Data Rights

The third Part of the Principles deals with legally protected interests that arise from the very nature of data as information recorded in any form or medium or as it is being transmitted.

  • Principles 16 and 17 include general provisions for data rights.
  • Principles 18 to 23 deal with data rights with regard to co-generated data.
  • Principles 24 to 27 refer to data rights for the public interest.

Chapter A – Rules and Principles governing data rights

The Principles recommend the recognition of new data-specific rights of a party against a controller of data that arise from the nature of the data and the way it is generated (e.g. data is a non-rivalrous good, see characteristics of data), or from the law for reasons of public interest.

Such data rights may include, in particular, the right to:

  1. be provided access to data by means that may, in appropriate circumstances, include porting the data;
  2. require the controller to desist from data activities;
  3. require the controller to correct (incorrect or incomplete) data;
  4. receive an economic share in profits derived from the use of data.

There may be other (related) data rights not explicitly mentioned in Principle 16, such as the right to receive information about data held by a particular controller.

Chapter B – Data rights with regard to co-generated data

In particular, data rights can be based on the idea that the person exercising the right had a share in generating the data ('co-generated data'). Factors to be taken into account in determining whether, and to what extent, data is to be treated as co-generated by the party, include (in the following order of priority) the extent to which:

  • a party is the subject of the information coded in the data or is the owner or operator of an asset that is the subject of that information;
  • the data was produced by an activity of that party, or by use of a product or service owned or operated by that party;
  • the data was collected or assembled by that party in a way that creates something of a new quality; and
  • the data was generated by use of a computer program or other relevant element of a product or service, which that party has produced or developed.

Such data rights are based on notions of fairness. The Principles do not propose a uniform concept of data rights, but rather leave it up to the applicable law to determine what is considered fair in the case at hand.

The Principles identify five factors to be considered in determining whether to afford a party a data right:

  • the share of that party in the generation of the relevant data,
  • the weight of grounds a party can put forward for being afforded the data right,
  • the weight of any legitimate interests the controller or a third party may have in denying the data right,
  • imbalance of bargaining power between parties involved, and
  • public interest considerations (e.g. to ensure fair and effective competition).

'Factors determining rights in co-generated data' © Christiane Wendehorst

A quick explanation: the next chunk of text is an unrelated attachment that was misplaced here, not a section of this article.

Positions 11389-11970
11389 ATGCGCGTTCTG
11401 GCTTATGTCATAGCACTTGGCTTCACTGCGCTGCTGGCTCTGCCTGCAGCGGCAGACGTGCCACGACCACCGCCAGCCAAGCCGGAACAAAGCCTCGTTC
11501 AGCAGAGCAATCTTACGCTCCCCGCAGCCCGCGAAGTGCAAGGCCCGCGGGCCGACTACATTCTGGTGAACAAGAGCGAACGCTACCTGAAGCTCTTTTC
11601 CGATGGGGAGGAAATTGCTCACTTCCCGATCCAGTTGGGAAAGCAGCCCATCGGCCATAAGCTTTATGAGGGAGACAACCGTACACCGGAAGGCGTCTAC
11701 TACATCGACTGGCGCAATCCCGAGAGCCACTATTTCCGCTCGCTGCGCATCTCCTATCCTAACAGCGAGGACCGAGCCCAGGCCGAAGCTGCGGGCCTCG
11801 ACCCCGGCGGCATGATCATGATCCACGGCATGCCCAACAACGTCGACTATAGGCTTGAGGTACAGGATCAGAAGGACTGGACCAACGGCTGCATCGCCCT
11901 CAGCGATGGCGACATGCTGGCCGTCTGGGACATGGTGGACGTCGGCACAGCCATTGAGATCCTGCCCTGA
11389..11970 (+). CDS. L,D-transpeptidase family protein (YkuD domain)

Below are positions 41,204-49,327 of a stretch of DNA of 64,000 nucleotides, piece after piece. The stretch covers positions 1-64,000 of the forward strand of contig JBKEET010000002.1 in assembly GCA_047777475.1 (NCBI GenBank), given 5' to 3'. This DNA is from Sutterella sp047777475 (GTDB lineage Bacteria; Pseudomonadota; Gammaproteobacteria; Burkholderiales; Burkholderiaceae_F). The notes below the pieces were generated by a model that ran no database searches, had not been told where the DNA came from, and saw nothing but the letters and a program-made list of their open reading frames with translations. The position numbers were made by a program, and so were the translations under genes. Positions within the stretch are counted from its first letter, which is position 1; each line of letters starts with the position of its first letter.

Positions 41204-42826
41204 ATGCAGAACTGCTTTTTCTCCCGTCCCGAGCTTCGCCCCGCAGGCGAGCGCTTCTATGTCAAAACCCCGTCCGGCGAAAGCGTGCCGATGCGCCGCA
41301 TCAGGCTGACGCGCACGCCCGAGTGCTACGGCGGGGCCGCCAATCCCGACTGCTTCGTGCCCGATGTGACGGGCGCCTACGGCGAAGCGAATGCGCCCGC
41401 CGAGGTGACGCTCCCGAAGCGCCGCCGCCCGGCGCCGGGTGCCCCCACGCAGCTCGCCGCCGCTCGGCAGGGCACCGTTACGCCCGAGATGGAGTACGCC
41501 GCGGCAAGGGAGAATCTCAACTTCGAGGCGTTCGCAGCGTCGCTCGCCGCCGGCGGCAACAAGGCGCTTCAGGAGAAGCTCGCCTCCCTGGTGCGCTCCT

These factors are not ordered by their relative weight, but should be balanced against one another in a flexible manner. Such a flexible system allows for the implementation of the Principles in various legal systems.

Chapter C – Data Rights for the Public Interest

'Data Rights for the Public Interest' © Christiane Wendehorst

In this Chapter, the Principles refer to data rights that are not based on the share a party had in the generation of data, but rather on public interest considerations. For example, legislators may afford data sharing rights to promote innovation and growth (e.g. in the field of medical research). However, Principle 24 makes clear that the public interest needs to be carefully weighed against the interests and rights of the controller as well as legitimate third party interests (e.g. interests of data subjects regarding their personal data) – the affording of data rights requires a justification (proportionality test).

The Principles do not take any position regarding the question when data rights for the public interest may be afforded. Rather, the Principles provide general guidance on some core aspects of affording data rights for the public interest.

In cases where the law affords data such data rights, Principles 25 and 26 deal with duties of the controller and data use by the recipient. For example, the law should provide that the controller must provide access under conditions that are fair, reasonable and non-discriminatory (FRAND) within the class of parties that have been afforded the right (e.g. car manufacturers who have to disclose technical information to repair service providers may charge fees for access that are reasonable and proportionate).

Principle 27 is based on reciprocity: where the law affords a data access right on the grounds of public interest, that law ordinarily should reciprocally provide the original controller with access to comparable data of the party to whom access is provided in the first place, except when this would be inconsistent with the purpose of the provision of access.